Series: Haunted Minds series,
Published by Amazon Digital Services on February 22, 2017
Genres: Dark Fiction, Fiction, Ghost, Horror, Occult & Supernatural, Paranormal, Supernatural, Thriller
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She's dead. But she's still coming to get you.
Can a paranormal activity buff avoid the wrath of the dead ones?
A beautiful house of dark red brick and gothic style stands on Normandy Road. It has had many inhabitants over the years, and is about to gain some new tenants.
However, the house has never truly been empty. There’s something there, and it has always been there. To some, the horrors that reside in Normandy Road are just myths, legends, and in the present day, there is nothing to be scared of.
But there are some that have seen and felt their presence. Their sleep is ripped apart as the nightmarish entities that reside there manage to torment their day.
Something lives in that house. It senses its time has come. A time of evil. Sometimes, they work on their own. Collectively, they are known as The Dead Ones, to others they are known as the Children of the Dark Light; and as improbable and implausible as it may seem; somehow, somewhere, you’ve met them before”�.
MATURE CONTENT 18+ Contains adult content. Story is a psychological mystery and suspense thriller with paranornal themes. Not to be read by minors / people under the age of 18. Contains sexual content, religious references and strong scenes of psychological terror that some readers may find disturbing.
CHILDREN OF THE DARK LIGHT, by John Hennessy, is Book #4 in his Haunted Minds series. Despite this, each of the individual titles was designed to be able to be read completely on its own. The one thing that they all have in common is that they have to do with the area around Normandy Road–and the evil emanating from a particularly large house there.
“. . . I couldn’t quite escape where I had been born. Every little decision or indecision brought me back to Normandy Road.”
CHILDREN OF THE DARK LIGHT does make reference to some events in the previous books (that all take place in different years past), but enough of a “slight background” is given in each case so that the reader is never “lost” in this tale.
As Amanda Reese professes: “. . . I survived those three legends, three myths; whatever you want to call them . . . Others call them the Dead Ones. Others still, the Children of the Dark Light.”
Amanda’s husband, Tom, has decided it’s time to move into a house of their own. And naturally, an annoyingly chipper retailer, Mr. Ross, is quick to point them in the direction of the very house that Amy’s childhood stories emanated from: “. . . It’s a nice house. You’ll love it here, and you’ll never want to leave.”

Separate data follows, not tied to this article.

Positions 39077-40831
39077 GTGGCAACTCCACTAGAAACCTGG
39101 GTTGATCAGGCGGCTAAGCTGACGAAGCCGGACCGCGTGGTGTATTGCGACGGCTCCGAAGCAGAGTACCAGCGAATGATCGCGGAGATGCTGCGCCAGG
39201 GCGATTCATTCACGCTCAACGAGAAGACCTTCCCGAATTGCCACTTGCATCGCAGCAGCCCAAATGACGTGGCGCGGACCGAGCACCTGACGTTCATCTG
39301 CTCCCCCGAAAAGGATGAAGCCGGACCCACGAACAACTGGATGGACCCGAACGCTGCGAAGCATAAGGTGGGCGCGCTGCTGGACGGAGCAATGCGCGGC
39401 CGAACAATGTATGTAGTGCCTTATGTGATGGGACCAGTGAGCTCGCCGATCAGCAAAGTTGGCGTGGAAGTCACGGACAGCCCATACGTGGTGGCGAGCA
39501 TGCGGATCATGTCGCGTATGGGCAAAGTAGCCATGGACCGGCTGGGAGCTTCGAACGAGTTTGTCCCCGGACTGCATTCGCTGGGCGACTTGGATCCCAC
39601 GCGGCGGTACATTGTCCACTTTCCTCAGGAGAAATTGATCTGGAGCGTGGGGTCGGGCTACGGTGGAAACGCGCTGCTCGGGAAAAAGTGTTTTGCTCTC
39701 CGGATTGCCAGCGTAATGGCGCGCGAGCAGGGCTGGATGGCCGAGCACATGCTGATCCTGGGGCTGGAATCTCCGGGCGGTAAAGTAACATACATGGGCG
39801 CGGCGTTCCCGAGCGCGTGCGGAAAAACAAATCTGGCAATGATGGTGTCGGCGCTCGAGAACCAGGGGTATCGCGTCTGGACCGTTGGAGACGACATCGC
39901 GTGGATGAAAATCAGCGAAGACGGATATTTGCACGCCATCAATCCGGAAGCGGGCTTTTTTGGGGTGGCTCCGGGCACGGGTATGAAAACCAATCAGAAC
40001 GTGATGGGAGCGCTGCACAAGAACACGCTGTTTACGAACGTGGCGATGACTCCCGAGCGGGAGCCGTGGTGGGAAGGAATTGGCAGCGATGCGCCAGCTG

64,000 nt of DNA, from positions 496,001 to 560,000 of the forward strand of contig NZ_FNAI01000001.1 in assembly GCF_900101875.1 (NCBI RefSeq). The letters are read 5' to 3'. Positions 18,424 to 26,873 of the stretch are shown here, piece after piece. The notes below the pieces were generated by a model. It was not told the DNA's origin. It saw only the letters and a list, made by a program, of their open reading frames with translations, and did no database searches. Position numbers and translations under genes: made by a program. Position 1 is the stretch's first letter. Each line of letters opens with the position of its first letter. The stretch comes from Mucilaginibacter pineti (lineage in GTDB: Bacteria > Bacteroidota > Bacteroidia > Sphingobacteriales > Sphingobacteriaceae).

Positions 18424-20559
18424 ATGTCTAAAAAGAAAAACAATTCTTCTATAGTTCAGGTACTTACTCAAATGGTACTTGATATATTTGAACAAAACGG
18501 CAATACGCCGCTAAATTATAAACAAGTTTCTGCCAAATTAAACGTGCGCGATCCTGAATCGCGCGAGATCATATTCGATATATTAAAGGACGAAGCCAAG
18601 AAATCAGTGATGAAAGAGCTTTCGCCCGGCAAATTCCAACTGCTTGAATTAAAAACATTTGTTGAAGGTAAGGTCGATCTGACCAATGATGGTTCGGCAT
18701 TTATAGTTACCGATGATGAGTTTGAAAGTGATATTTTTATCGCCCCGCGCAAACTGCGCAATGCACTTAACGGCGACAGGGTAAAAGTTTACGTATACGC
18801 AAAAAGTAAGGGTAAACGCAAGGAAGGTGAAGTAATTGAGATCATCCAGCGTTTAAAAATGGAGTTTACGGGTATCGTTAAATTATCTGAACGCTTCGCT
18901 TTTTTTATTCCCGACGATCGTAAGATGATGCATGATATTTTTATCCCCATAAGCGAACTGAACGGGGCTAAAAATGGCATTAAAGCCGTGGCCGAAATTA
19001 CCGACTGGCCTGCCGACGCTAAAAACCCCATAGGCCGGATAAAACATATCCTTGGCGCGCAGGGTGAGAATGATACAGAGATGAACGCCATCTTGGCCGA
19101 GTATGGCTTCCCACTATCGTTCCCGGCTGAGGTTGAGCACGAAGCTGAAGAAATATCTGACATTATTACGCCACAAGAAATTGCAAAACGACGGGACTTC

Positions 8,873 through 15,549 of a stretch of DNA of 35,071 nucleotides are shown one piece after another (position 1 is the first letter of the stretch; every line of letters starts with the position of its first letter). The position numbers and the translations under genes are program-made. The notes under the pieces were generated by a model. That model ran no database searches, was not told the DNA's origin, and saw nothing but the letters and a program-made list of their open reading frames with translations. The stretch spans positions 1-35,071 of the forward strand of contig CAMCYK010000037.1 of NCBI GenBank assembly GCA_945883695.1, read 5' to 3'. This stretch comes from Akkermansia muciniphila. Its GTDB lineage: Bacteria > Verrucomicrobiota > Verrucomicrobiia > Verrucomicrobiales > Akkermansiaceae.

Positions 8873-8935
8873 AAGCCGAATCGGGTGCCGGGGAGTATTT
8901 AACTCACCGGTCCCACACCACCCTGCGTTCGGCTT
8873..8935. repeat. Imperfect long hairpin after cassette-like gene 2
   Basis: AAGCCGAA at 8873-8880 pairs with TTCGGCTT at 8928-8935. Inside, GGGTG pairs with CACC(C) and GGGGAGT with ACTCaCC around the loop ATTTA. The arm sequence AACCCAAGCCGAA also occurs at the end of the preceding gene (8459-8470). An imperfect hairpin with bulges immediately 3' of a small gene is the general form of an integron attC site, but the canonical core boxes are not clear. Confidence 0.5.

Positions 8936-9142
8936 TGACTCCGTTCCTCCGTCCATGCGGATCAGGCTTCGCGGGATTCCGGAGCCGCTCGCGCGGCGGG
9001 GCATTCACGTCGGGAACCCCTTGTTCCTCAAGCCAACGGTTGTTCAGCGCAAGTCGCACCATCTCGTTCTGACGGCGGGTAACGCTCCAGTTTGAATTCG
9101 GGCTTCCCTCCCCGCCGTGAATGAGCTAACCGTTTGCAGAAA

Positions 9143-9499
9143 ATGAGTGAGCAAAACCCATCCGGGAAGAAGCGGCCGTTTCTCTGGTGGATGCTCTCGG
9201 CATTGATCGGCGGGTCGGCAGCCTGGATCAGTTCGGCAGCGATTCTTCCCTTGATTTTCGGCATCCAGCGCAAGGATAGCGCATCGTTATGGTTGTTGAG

“The house was evil. The house was demolished, they said. Then, some bright spark decided to rebuild it, brick by brick; . . . “
In this particular novel, Hennessy really excels in the characterizations–most especially, those of Tom and Amanda Reese. Through his words, we can visualize their relationship perfectly. Tom works, while Amanda–quick to point out that the feminists wouldn’t care for her attitude–is the stay-at-home wife. Unable to have children, the readers can see her dissatisfaction with her lot in life, yet her complacency to simply let things continue on as they do. Yes, she knows she might have a “happier” life starting out on her own, but her willpower is simply nonexistent to the point that she continues fulfilling her role robotically. Even though Amanda is now a grown adult, she can’t help but “sense” that she will be forever linked to the childhood tales of the infamous Normandy Road and its supernatural terrors.
“. . . maybe all of us are crazy, it’s just those of us that manage it tend to con everyone else into thinking we are sane.”
While Tom seems to be aware of this too, it’s Amanda who points out that neither of them is disillusioned about how they go about the motions of their union; each caring for one another, but out of a sense of obligation–nothing more.
“. . . There were no model husbands and no model wives . . . not for the marriage itself. I had gotten my head out of the clouds about that long ago.”
I found these personalities to be the most important aspect of CHILDREN OF THE DARK LIGHT; even more essential to the story than the entities haunting the town for generations. John Hennessy is a skilled writer and storyteller, and I can not wait for another chapter in the Haunted Minds series.
“You’re never too old to be scared, but let me tell you, you can be scared at any age.”